Conversations with Israelis

I’m a friendly person in general, but here it’s hard not to be as Israelis are always game for conversation and/or a political argument.  The little convenience stall down the street from us is where we pick up the newspaper and there we had a conversation with the storekeeper that has been repeated elsewhere.  He was watching Fox News and I asked him if he liked the “stories” Fox News tells instead of news.  He animatedly told us he HATES, HATES, HATES CNN because it’s so biased against Israel and so pro-Palestinian.  He went on to say what we hear and read over and over- Obama has been the worst US president ever for Israel- how could he publicly snub Netanyahu like that?  “Romney has to win for Israel’s sake and the only thing I care about in the US election is Israel.” I explained that as an American I certainly care about a candidate’s position on Israel, but I also have to care about many other issues.  Bottom line is, most Israelis don’t like or trust Obama.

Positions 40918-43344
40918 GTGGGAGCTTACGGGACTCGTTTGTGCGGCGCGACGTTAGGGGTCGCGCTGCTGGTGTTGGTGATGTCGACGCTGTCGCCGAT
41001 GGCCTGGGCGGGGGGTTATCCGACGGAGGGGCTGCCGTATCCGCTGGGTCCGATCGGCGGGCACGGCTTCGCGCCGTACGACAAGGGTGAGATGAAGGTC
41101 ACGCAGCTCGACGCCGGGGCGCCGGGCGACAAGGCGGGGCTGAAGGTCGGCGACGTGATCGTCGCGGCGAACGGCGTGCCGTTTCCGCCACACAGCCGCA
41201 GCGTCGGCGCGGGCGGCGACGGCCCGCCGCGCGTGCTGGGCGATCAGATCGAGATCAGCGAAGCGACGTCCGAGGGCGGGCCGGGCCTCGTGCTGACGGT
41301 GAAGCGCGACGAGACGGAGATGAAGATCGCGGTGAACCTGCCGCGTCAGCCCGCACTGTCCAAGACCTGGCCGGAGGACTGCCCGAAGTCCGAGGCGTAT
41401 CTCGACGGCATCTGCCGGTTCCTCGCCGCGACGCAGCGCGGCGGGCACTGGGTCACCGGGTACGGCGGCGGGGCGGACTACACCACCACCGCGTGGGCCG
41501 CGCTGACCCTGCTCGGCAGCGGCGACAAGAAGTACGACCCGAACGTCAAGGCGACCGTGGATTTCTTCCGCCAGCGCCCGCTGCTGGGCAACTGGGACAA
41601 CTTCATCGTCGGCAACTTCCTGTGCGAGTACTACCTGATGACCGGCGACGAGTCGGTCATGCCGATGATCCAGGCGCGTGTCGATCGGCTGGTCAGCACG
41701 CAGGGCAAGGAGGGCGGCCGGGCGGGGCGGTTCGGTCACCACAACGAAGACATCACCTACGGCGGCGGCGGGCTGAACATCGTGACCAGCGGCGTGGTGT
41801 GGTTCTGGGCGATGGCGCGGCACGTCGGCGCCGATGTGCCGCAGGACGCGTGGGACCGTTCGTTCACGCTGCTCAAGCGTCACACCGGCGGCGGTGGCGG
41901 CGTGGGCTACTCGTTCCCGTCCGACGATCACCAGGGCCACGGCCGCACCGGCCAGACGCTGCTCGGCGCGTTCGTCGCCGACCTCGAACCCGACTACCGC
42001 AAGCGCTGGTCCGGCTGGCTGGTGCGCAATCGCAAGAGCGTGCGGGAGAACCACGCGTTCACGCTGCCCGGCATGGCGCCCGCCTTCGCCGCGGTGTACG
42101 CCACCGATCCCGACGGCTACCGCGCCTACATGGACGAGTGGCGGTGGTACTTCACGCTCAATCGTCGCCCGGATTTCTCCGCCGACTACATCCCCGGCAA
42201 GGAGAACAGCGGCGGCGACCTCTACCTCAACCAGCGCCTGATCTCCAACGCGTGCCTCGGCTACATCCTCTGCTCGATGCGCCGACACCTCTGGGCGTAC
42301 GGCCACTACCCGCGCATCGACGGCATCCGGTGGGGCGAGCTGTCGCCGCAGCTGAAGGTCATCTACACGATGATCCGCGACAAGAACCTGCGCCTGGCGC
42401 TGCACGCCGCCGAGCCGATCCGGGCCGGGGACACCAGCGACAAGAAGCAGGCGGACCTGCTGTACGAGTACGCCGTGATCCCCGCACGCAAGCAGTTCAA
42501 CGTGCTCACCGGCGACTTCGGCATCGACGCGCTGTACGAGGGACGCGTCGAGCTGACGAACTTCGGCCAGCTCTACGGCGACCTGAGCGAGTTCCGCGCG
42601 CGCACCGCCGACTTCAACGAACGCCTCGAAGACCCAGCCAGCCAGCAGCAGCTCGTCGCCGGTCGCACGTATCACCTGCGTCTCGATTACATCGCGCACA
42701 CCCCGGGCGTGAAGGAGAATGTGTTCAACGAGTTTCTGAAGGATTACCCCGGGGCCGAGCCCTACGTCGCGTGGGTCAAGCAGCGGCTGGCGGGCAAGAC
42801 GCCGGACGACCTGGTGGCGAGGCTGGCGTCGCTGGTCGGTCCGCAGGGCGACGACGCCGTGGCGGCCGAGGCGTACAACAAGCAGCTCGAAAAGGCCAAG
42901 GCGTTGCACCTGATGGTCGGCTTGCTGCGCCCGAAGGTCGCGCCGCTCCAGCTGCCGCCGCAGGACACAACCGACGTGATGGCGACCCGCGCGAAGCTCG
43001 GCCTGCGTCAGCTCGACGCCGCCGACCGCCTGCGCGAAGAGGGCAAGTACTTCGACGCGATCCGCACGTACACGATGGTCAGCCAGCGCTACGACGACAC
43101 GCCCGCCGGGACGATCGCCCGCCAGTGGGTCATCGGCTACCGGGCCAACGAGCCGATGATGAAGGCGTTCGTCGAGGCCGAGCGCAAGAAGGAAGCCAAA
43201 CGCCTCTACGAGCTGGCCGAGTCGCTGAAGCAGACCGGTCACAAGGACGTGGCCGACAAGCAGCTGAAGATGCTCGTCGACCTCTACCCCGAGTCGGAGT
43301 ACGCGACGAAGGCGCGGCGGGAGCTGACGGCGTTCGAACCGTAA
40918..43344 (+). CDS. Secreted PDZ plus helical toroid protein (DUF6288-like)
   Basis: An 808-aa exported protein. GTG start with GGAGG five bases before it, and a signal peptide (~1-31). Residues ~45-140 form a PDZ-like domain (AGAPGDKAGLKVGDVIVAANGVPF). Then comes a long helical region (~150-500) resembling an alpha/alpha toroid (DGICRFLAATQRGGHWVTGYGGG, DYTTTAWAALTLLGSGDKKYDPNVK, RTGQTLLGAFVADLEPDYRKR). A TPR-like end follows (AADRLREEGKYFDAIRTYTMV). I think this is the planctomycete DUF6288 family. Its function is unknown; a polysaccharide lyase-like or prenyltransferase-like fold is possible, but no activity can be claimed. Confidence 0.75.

The other topic in casual encounters with Israelis is their inevitable relatives (children, siblings, cousins) in America.  Sometimes it seems amazing that there are so many Israelis left in Israel!

Israelis in general do not mince words and no topic or question is considered taboo.  It’s routine to ask how much you paid for your purse, your house, anything.  They also embrace you quickly, both literally and figuratively.  Paula is the woman who takes care of our apartment and the other ones in the building that our landlord rents out.  She doesn’t speak much English, so she loves that we speak Hebrew.  She told us the other night that my Hebrew was better than Chuck’s and when he looked offended, she shrugged and said, “I just tell the truth.”  She hugs and kisses me and invites us in to her apartment every time I knock on her door for something.  She brought us freshly popped popcorn the other day- not a typical Israeli snack.  We are family to her now. Here’s a funny story.  Paula cleans for us and does our laundry.  She did a terrific job, but took it upon herself to completely rearrange our clothing and belongings we had put away on shelves and in cabinets.  She proudly told us she made more room for us, didn’t it look better?  Despite that incursion into our privacy, she told me she hadn’t cleaned the inside of the refrigerator because she hadn’t asked permission and she would never look inside someone else’s refrigerator. “It’s not my business what food you eat!”  But it is her business to go through our underwear, toiletries, and belongings!